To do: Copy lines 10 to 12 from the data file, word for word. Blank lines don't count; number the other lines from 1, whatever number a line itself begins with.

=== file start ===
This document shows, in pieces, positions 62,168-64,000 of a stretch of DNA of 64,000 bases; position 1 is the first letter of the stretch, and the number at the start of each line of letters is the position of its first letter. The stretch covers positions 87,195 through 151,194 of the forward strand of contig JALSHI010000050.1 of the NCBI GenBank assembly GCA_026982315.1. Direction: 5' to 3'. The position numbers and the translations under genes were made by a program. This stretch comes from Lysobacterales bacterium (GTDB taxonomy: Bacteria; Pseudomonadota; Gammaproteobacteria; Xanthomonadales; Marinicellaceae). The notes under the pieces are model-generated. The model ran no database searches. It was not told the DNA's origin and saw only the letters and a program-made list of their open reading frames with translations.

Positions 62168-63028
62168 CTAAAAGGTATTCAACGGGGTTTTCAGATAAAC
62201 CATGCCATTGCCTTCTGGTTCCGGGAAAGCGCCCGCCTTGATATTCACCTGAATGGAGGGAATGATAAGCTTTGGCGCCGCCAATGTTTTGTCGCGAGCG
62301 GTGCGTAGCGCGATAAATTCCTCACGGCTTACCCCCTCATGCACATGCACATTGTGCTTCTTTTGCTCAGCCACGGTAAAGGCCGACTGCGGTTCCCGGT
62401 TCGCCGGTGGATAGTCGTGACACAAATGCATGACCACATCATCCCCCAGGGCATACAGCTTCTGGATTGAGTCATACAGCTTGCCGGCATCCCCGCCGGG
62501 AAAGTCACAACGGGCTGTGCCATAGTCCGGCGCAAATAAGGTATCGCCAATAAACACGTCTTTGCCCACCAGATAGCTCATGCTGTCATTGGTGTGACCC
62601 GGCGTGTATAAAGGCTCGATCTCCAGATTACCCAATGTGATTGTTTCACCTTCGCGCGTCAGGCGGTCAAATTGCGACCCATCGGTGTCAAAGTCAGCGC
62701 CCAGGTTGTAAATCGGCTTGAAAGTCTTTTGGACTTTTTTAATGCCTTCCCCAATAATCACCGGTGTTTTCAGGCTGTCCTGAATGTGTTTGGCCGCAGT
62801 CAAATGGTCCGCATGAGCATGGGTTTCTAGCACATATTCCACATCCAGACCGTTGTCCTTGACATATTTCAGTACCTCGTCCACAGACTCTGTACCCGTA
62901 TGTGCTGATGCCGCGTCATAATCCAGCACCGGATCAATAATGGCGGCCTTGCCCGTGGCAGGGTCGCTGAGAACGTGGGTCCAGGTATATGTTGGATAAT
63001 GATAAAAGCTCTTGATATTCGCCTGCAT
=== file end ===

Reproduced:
62801 CAAATGGTCCGCATGAGCATGGGTTTCTAGCACATATTCCACATCCAGACCGTTGTCCTTGACATATTTCAGTACCTCGTCCACAGACTCTGTACCCGTA
62901 TGTGCTGATGCCGCGTCATAATCCAGCACCGGATCAATAATGGCGGCCTTGCCCGTGGCAGGGTCGCTGAGAACGTGGGTCCAGGTATATGTTGGATAAT
63001 GATAAAAGCTCTTGATATTCGCCTGCAT